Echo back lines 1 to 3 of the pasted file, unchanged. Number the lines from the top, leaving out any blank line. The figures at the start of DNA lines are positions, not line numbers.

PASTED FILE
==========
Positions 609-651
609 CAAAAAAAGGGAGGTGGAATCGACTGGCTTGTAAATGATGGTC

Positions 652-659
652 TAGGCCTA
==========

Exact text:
Positions 609-651
609 CAAAAAAAGGGAGGTGGAATCGACTGGCTTGTAAATGATGGTC

Positions 652-659